Designers can't just decide their clothing is couture. The term itself is regulated by French law. The Fédération de la Haute Couture et de la Mode, the governing body in French fashion's official Couture Week calendar, only counts 32 designers. And what they present is luxury at the highest level both in terms of craftsmanship and decadence.
But couture is evolving. Originally, the idea was to see fashion in its truest sense, without the lens of needing to be commercial or functional. But at a time when the fashion industry is becoming more inclusive, thoughtful, and socially responsible in its approach, some designers are starting to re-examine what modern luxury looks like.
At Chanel, Virginie Viard debuted her first solo collection for the French fashion house since Karl Lagerfeld died earlier this year. Her luxurious basics — roomy tweed coats, breezy wide leg trousers, and dressy flats — marked a shift toward accessible luxury. Maria Grazia Chiuri asked 'are clothes modern?' for Christian Dior's offering, a simplistic take on couture where the models wore flat sandals with culotte pants.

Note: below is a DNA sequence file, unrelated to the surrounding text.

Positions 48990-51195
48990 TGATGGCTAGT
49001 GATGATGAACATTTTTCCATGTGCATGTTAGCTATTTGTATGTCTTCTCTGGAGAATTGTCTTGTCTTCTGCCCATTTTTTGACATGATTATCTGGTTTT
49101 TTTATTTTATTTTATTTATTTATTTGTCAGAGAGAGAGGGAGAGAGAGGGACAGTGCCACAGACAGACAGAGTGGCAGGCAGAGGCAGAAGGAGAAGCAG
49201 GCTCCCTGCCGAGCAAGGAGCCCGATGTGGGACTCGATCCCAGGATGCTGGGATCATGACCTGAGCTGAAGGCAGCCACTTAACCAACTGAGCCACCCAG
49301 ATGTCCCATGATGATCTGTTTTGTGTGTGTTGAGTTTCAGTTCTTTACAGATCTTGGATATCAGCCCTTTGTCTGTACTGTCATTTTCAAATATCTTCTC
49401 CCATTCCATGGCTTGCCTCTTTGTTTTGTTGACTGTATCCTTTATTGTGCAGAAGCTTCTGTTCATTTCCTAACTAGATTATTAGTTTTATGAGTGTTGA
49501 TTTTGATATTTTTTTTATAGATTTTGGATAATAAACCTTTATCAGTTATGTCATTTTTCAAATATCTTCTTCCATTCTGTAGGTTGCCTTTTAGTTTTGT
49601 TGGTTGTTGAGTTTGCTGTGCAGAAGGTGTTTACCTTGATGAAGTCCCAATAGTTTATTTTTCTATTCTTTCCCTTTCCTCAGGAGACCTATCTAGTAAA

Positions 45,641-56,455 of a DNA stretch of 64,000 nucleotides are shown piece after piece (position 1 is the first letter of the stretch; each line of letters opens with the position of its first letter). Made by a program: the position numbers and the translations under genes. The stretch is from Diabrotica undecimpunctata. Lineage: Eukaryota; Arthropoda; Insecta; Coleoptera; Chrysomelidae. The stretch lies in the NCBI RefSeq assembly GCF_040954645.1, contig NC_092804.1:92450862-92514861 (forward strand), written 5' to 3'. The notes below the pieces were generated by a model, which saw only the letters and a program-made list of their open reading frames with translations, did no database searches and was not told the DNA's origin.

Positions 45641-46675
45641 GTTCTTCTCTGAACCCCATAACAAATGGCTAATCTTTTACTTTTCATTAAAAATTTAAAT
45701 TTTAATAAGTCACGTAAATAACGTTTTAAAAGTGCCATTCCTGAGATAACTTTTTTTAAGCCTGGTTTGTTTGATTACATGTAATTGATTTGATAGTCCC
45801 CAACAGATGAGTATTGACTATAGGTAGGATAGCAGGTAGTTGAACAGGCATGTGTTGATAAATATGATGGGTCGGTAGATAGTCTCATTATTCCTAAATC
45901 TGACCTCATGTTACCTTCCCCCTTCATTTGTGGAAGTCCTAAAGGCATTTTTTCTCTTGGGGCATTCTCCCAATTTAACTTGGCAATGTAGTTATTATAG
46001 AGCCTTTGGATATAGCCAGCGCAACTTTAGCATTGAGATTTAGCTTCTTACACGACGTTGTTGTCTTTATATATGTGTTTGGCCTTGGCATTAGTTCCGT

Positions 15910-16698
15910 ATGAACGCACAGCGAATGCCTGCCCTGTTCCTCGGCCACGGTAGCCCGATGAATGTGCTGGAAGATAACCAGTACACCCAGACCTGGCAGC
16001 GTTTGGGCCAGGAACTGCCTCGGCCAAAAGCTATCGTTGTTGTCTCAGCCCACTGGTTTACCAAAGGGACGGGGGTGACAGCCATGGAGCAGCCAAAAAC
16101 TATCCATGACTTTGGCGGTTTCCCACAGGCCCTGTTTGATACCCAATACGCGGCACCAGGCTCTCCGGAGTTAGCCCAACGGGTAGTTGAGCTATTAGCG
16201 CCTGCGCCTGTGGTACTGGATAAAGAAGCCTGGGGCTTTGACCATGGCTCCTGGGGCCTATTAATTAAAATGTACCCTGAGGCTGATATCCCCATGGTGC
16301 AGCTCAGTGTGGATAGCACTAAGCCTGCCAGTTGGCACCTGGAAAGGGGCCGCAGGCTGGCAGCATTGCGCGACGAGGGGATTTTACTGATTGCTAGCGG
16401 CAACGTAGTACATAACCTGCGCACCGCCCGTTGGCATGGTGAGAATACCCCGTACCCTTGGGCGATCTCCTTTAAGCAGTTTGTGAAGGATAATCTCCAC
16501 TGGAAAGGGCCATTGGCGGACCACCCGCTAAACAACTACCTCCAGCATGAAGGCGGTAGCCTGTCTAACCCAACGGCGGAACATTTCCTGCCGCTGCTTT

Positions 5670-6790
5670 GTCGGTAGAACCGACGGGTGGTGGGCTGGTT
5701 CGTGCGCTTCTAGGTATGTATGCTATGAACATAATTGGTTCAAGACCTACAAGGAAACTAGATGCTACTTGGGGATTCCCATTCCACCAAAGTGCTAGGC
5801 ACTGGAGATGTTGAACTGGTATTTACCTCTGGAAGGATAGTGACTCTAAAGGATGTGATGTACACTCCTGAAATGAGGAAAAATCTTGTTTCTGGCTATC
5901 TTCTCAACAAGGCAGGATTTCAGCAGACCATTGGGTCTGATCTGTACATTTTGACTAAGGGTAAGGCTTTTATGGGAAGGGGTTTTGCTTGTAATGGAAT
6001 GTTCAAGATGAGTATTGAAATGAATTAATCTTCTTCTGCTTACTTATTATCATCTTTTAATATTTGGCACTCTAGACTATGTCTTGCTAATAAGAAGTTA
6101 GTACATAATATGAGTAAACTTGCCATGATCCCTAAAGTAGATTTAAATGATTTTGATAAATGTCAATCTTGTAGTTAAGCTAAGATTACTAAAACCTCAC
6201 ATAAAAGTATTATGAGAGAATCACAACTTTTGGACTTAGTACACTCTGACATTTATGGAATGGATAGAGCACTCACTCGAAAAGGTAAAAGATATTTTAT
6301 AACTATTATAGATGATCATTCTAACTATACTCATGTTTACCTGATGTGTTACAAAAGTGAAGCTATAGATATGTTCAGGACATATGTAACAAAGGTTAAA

Earlier this year, Valentino's creative director Pierpaolo Piccioli took it a step forward, reimagining high society to be inclusive of Black women. "Couture is a dream. Although it celebrates uniqueness, which is a synonym for diversity, it has always meant to be for white people," he wrote under a photo of him embracing Naomi Campbell after his couture show in January.
Victor & Rolf, scheduled to show on Wednesday, will likely throw convention out of the window, instead opting for the social media capital that lives on in shares and retweets. Their last collection of campy meme gowns was especially popular with millennial shoppers, who Forbes predicts will make up 50% of spending in the personal luxury market by 2050.
There's still a place for fluff. Iris van Herpen quite literally made sculptural art, and Schiaparelli's new creative director Daniel Roseberry evoked what Vogue called "the Surrealists’ obsession with Freudian dreamscapes" in beautiful gowns that made the model look like she traveling in her own personal eco-system. Giambattista Valli's Instagram post of his tulle dresses on view at the Costume Institute’s “Camp: Notes on Fashion” exhibition was his 'most liked' post of all time, so it isn't surprising that he revisited his beautiful silhouette for couture week.
Let's scroll through our favorite couture looks so far.